When initially pleading a case, attorneys will typically maintain a litigant’s injury is compensable under several distinct theories of liability. However, as the Georgia Court of Appeals recent decision in Demott v. Old Town Trolley Tours of Savannah, Inc. demonstrates, alternative pleading, although often efficacious, does not assure recovery.
The plaintiff in Demott was injured in Savannah on November 17, 2008. On that day, the plaintiff and several family members went to the Savannah Visitor Center in order to procure tickets and take the Savannah Old Town Trolley Tour. After parking and entering the Visitor Center to purchase tickets, the plaintiff walked across the parking lot to a kiosk to inquire about where she and her family should board the trolley. The kiosk attendant informed her that she and her family could board back at the entrance to the Visitor Center. While making her way back across the parking lot, the plaintiff tripped in a pothole and fell.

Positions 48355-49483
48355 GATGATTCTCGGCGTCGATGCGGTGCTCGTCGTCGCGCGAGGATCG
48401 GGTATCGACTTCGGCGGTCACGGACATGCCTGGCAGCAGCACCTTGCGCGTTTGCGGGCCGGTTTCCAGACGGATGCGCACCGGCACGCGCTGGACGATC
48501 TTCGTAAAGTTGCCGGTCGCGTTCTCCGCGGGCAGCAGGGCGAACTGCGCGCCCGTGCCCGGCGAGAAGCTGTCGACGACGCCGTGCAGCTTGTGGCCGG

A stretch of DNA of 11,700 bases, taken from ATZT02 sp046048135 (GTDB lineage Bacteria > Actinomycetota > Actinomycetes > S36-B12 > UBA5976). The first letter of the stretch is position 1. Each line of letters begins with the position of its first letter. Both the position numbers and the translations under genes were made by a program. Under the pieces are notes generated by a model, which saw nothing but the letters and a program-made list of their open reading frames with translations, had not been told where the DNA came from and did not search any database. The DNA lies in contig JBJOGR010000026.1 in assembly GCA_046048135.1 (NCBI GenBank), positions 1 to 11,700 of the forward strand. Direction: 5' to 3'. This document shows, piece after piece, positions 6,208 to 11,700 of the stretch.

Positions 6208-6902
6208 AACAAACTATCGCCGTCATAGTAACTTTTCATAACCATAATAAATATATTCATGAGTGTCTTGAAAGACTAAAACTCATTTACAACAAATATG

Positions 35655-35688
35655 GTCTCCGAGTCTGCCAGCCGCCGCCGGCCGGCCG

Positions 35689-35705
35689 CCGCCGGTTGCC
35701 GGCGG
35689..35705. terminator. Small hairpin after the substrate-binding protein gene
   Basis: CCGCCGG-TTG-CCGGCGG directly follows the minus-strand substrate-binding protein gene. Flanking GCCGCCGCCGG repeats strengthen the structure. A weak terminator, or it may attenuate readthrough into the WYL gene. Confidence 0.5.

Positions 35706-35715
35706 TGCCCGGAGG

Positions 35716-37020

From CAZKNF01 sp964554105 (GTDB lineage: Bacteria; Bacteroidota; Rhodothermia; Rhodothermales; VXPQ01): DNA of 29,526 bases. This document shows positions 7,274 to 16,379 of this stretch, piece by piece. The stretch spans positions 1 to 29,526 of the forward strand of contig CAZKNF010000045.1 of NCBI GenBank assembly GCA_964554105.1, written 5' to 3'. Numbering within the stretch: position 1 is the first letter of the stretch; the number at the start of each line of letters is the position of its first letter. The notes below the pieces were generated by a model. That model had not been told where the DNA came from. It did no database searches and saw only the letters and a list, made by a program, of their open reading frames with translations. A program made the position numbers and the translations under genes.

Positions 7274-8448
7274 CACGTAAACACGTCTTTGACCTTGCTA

The plaintiff originally brought a premises liability suit on March 16, 2010 against the City of Savannah. However, after realizing that Old Town, not the City of Savannah, owned the parking lot, the plaintiff amended the complaint on November 16, 2011 to include a premises liability claim against Old Town. However, Old Town argued that this claim fell beyond the two-year statute of limitations period for personal injury actions, see O.C.G.A. § 9-3-33, and moved for summary judgment. In response, the plaintiff again amended the complaint to assert a breach of contract claim based on Old Town’s duty to its riders as a common carrier. While the trial court acknowledged that this is a distinct claim, the court found that the injury did not occur based on a breach of the contractual duty to safely carry and transport the plaintiff and granted the motion for summary judgment.
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